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Moon (typesetinthefuture.com)
689 points by edj on Feb 14, 2014 | hide | past | web | favorite | 90 comments

This is great.

I remember the first time I watched Moon and felt like I recognised the style of the design. Then later in the film when I saw the vehicles I thought to myself "That looks like massively like Gav's design"; referring to Gavin Rothery who I'd worked with a number of years earlier at a games company called Pure Entertainment.

We both worked on a title called Lunatik, which was a futuristic space game - I did the Playstation 3D graphics engine and he worked on the concept models for the spaceships, cities, etc. Very bladerunner-esque.

When I left the company we lost touch, so it was very nice to see his name up in lights on the credits 10 years later - and to just recognise his style without knowing that he'd worked on it.

Just a warning: if you haven't yet seen the movie, the article contains significant plot spoilers. Moon is a fantastic movie, so go watch it on Netflix then read all about the typography afterwards.

Moon is fantastic, but also no longer available for streaming on Netflix.

This is a great film, but I'm not sure why knowing more about the plot or the background to the design would ruin it for you? Do you also worry about spoilers for works of literature or films from the past? What about spoilers for young people on the entirety of human output?

I agree everyone should go watch this film, as it was really fascinating and a probably far more realistic take on living in space than most - the boredom, paranoia and drudgery were very effective - I feel compelled to stop discussing it here though in case I violate your no spoilers rule! I think I'll watch it again sometime, and I'll probably enjoy it more, not less, having read some of the discussion here and knowing more about it, and having seen all the twists of the plot already. Those are the least enjoyable and least important parts of the enjoyment of the film, and a focus on them omits all the other fascinating parts of this story (the repetition, the model-making as a way of escape, the corporation that controls his life, the convincing drudgery of space etc).

If you really don't like spoilers, don't click on discussions which purport to be about the film until you see it, or stop reading them as soon as the film is mentioned. That's really the only solution for you, and more effective than calling for no spoilers. Where did this recent obsession with spoilers come from?

A great story should not need the prop of plot-twists to be enjoyable - there are so many facets of entertainment which don't depend on plot (character, narration, allusions, themes, language, even setting and typography as here!). Stories like The Odyssey or Julius Caesar are not ruined by knowing the plot, because the pleasure is in the telling (and sometimes the retelling) and worrying over spoilers shuts down any sort of significant discussion of a film or story. To me shutting down all that discussion is far more damaging than any potential loss of momentary surprise when something happens you didn't expect.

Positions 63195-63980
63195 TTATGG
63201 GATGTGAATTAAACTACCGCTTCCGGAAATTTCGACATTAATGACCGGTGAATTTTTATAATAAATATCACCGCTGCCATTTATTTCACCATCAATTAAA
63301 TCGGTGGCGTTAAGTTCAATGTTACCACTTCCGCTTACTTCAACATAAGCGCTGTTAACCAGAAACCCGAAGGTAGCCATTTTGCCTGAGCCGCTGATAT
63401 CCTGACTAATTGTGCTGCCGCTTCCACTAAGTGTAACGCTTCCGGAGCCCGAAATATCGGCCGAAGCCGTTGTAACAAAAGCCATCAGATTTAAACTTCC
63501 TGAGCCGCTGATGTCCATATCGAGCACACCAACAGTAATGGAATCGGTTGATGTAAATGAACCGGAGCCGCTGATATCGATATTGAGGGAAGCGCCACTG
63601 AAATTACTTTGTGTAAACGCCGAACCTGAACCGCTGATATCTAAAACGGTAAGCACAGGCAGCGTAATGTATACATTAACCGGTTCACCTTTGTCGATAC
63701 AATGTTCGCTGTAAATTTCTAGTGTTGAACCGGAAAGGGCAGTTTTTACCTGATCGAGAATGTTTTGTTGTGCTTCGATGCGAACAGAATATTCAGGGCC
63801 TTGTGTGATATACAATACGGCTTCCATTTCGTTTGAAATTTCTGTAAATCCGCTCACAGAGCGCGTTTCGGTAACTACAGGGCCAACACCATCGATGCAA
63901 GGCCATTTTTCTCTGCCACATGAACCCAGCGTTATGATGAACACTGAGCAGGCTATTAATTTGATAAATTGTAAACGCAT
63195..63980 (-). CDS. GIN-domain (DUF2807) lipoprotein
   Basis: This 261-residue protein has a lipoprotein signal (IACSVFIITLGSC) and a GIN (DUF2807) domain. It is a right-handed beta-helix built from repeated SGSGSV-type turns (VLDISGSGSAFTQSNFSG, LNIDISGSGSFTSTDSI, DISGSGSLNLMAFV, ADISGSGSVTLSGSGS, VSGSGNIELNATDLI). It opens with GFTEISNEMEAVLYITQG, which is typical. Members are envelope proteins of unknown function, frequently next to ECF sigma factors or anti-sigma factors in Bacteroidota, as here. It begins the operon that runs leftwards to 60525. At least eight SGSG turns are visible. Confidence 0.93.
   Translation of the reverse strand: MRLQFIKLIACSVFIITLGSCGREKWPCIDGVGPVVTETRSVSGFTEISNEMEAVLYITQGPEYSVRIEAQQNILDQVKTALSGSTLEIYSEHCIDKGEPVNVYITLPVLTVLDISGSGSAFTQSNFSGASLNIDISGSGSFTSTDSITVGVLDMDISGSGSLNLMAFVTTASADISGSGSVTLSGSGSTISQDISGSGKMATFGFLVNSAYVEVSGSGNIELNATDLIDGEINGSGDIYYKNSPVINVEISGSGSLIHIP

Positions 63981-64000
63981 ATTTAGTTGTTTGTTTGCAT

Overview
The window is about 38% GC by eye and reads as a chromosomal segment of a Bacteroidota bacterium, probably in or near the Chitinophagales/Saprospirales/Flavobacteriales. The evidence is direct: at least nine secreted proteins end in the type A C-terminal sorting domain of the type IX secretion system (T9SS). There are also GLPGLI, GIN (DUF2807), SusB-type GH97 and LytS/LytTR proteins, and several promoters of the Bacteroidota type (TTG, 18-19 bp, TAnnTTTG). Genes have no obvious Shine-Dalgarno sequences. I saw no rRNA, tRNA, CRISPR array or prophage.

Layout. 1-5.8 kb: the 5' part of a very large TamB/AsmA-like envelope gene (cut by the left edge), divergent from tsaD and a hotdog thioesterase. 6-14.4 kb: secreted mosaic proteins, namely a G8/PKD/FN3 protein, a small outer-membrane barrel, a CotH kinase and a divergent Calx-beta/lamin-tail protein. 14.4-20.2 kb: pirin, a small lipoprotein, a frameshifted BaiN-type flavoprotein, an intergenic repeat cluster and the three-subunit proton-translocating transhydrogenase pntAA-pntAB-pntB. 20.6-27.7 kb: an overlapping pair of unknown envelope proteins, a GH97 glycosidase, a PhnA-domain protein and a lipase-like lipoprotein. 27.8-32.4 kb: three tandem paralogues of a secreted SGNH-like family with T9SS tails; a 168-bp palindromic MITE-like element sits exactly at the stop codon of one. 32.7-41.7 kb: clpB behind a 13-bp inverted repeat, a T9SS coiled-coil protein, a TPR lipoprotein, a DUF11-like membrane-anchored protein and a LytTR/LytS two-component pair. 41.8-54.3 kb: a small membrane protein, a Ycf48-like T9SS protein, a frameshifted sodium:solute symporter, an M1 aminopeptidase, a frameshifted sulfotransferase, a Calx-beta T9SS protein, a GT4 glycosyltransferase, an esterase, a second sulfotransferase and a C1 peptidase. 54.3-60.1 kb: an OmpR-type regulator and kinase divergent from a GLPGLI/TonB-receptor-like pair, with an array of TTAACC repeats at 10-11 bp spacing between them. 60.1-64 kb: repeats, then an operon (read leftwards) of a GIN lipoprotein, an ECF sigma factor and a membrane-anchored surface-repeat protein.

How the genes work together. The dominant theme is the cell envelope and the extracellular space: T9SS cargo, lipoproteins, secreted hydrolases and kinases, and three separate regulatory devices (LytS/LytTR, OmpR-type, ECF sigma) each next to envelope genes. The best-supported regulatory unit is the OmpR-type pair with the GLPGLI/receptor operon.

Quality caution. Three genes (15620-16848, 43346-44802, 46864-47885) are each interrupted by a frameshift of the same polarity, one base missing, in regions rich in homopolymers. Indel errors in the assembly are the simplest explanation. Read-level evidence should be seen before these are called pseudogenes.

I disagree. Even without plot twists, a movie is often a process of discovery. You explore the character, narration, allusions, themes, and language in the order they're shown in the film. And Moon in particular is such a carefully paced movie. So while I agree that the plot spoilers may not matter much in this case, I think you'd have a much different and likely inferior experience watching Moon after reading this because of all the other stuff it reveals.

So what Biot said: go watch Moon and then come back and read this excellent blog post.

If you do consistently find things spoiled by foreknowledge, there is a simple solution - just avoid reading articles or discussions which mention the film before you see it (stop reading at the word Moon!), no need to call out spoilers because every meaningful discussion of this film will be a spoiler in some sense, and many people enjoy discussing films and books online after or before they see them. I'm not sure where this cult of no-spoilers has come from, but it damages public discussion - all content could be spoilers for someone so reviews become a cryptic set of hints instead of a full discussion with examples and no-one can speak frankly about stories without hearing 'spoilers'. The responsibility for avoiding exposure should fall on the person who doesn't want to know things, rather than on everyone else.

It's interesting, because I find more pleasure sometimes in rereading a book or watching a film again than the first time, specifically because of having a deeper understanding of it, the background to the characters, other films like it, and perhaps noticing things that were missed the first time round. Broader knowledge (from others or from previous experiences) actually helps further enjoyment in many cases, because it deepens your understanding when you are exposed. So I'd say go ahead and enjoy reading about things beforehand, you may well find it actually improves the experience - in some cases like James Joyce, or to a lesser extent Shakespeare, it becomes almost essential.

Like you, I often re-read books or re-watch DVDs. But I find the enjoyment that I gain from this is different the first reading/viewing, and I'd prefer to experience both. Spoilers would detract from this.